HUNTERS POINT — The new ferry dock planned for Long Island City as part of Mayor Bill de Blasio's 2017 Citywide Ferry service launch will be located on the northern end of Gantry Plaza State Park, officials said Monday.
The landing — which will operate in addition to the existing East River Ferry dock further south in Hunters Point — will be constructed on the park's shore at the northernmost end of Center Boulevard, just south of the Anable Basin inlet.
The location is one of two sites the city had been eyeing for the neighborhood's new ferry dock, with the other choice located on the opposite side of the inlet at the end of 44th Drive.
The city's Economic Development Corporation President Maria Torres-Springer said they chose the Gantry Park site because it's closer to the most populated parts of Hunters Point.
"It's going to be a lifeline vital to the thousands of residents who live in the dense residential corridor," she said, adding that the future landing is projected to see the highest ridership numbers of any ferry dock outside of Manhattan, or an estimated 4,000 riders a day.
Assemblywoman Catherine Nolan had previously questioned the idea of putting the new dock in Gantry Plaza State Park, saying doing so could overcrowd or detract from the parkland.
"I do want to be sure, and I know I will be looking very carefully...to make sure that it is not something that in some way, either environmentally or in an open space way, hurts the existing parkland that we have," she said Monday.
The EDC said that it will work to minimize the impact the dock has on the park.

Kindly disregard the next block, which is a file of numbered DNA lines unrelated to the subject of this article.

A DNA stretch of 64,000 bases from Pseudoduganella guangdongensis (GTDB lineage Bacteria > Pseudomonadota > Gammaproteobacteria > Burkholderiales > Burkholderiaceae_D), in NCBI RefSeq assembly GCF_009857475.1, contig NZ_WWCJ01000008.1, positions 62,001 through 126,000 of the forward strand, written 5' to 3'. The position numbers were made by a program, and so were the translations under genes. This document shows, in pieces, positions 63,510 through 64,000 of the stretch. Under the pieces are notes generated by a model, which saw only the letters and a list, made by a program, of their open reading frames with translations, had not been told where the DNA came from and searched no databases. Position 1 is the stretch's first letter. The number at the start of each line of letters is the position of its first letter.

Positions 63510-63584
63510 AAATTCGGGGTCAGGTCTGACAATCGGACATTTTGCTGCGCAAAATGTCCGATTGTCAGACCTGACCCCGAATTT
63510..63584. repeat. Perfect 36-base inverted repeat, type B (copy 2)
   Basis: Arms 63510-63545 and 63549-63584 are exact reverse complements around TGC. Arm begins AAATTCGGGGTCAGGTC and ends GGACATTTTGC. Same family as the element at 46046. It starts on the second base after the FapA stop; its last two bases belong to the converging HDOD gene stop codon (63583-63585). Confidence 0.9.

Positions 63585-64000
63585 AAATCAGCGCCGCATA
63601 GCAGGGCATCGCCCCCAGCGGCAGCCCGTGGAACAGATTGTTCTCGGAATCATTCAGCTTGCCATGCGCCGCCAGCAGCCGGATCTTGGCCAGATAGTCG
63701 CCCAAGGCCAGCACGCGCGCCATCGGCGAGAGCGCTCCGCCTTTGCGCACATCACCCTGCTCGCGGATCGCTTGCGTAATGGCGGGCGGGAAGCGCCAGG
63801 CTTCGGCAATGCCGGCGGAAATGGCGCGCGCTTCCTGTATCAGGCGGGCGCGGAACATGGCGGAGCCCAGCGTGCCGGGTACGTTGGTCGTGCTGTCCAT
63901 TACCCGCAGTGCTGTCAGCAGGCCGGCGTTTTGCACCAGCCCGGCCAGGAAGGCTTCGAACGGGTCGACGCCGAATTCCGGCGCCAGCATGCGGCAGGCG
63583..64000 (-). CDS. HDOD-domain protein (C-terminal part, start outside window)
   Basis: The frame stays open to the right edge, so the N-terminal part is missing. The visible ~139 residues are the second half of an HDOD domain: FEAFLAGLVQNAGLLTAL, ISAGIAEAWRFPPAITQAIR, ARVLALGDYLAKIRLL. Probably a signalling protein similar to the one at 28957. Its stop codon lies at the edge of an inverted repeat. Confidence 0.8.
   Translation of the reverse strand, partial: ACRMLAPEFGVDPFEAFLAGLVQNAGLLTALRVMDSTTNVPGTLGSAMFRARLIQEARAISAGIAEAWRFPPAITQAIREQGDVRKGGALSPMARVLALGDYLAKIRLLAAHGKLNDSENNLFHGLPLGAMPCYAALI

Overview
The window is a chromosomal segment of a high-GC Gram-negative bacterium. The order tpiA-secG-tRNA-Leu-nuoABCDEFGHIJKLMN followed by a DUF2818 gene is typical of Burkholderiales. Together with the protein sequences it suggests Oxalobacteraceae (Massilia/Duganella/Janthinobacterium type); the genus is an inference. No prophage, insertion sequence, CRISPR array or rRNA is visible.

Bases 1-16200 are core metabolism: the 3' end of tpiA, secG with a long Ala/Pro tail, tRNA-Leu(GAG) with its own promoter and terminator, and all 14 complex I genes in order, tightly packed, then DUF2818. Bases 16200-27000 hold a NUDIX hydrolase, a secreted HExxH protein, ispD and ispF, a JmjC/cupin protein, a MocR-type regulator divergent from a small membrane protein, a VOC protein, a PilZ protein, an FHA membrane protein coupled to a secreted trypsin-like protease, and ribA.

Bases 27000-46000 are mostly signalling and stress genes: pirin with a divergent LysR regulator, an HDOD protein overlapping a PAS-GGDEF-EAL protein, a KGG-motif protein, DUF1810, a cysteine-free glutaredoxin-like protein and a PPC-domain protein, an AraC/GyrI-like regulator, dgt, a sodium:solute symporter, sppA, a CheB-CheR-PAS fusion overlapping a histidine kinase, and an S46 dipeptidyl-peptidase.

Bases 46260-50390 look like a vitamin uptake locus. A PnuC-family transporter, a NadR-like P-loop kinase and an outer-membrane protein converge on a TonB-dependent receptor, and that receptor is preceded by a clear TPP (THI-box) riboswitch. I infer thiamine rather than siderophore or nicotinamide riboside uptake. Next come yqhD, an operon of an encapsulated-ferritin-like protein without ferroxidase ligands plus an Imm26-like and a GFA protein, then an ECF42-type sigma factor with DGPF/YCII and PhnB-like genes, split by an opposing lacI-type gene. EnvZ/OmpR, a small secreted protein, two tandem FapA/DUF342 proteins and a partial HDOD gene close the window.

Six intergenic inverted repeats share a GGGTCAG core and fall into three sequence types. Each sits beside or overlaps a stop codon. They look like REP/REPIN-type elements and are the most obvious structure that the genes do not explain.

The future Long Island City North station will be part of a new ferry route set to launch next year that will connect to Astoria, Roosevelt Island, East 34th Street and Wall Street/Pier 11 in lower Manhattan. Rides will cost $2.75.
The line will be run by the company Hornblower, which will also take over operations of the East River Ferry's existing routes, lowering the the cost for service on those lines to $2.75 as well, according to the EDC.
It's one of five new routes and 10 new ferry landings planned across the boroughs, as an effort to create more transit options for residents in some of the city's fast-growing waterfront neighborhoods.
Elected officials say the service, expected to start operating in the summer of 2017, should help alleviate overcrowding on the nearby 7 train.
"Anyone who takes a look at the Vernon-Jackson stop on the subway, it's already beyond capacity. People have to wait on the stairs to get on the platform to eventually get on the train," State Sen. Michael Gianaris, who represents the area, said Monday.
"So this is a welcomed bit of relief here."
Editor's Note: A previous version of this story incorrectly stated that the new Citywide Ferry service would operate separately from existing East River Ferry service. East River Ferry service will be integrated into the Citywide Ferry service, which will be operated by Hornblower.